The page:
This week 150 years ago, Kentucky’s biggest Civil War battle was fought at Perryville, or Chaplin Hills.
A border state coveted both by North and South, Kentucky was at the crossroads of the Civil War, and Confederate and Union fighters fought on Oct. 8, 1862, in its crossroads town of Perryville.
Confederate Gen. Braxton Bragg had invaded Kentucky in the fall of 1862, nearly reaching Louisville before falling back. In central Kentucky, more than 50,000 federal troops caught up with Bragg’s army, and skirmishing on Oct. 7, 1862, led to a wider battle the next day at Perryville.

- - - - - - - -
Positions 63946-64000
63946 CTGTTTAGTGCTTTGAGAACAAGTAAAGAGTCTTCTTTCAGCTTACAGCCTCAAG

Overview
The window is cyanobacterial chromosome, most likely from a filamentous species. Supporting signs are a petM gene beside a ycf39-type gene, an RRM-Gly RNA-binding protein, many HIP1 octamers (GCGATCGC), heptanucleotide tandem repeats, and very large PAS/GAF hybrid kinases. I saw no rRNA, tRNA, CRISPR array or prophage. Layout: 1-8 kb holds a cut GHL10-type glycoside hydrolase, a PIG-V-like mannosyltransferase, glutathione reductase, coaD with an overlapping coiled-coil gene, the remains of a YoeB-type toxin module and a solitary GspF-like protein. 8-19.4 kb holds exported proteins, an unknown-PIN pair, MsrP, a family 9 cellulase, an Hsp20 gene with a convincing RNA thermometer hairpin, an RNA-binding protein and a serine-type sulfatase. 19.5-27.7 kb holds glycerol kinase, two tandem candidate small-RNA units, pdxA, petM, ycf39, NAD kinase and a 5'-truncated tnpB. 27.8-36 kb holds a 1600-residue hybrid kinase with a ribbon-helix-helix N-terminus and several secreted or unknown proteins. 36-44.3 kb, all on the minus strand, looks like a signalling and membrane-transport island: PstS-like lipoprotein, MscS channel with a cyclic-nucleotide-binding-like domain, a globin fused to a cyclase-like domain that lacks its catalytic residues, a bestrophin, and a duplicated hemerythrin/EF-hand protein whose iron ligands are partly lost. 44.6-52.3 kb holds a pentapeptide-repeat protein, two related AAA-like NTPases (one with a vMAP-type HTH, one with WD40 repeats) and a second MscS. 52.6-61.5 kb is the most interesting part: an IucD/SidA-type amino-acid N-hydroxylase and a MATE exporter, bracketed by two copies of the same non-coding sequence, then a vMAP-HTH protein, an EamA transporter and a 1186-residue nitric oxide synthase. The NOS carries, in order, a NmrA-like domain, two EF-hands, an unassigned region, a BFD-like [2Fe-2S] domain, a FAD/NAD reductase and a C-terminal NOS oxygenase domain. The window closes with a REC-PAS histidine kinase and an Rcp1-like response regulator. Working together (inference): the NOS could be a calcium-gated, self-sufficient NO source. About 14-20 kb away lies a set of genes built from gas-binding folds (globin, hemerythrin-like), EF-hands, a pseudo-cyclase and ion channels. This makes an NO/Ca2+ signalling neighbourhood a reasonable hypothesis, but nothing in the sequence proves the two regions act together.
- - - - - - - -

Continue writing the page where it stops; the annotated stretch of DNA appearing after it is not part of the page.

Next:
Savage combat saw Confederate fighters pummeling a Union flank, then forced back under a Union counterattack. Fighting raged for hours. But in the end, the weary rebels under Bragg retreated at night after the battle, headed for eastern Tennessee. Thus a major Confederate incursion to take Kentucky ended with the Union in control of the border state.
Perryville’s bloody combat claimed more than 7,400 in dead, missing and wounded on both sides – but more heavily on the Union side.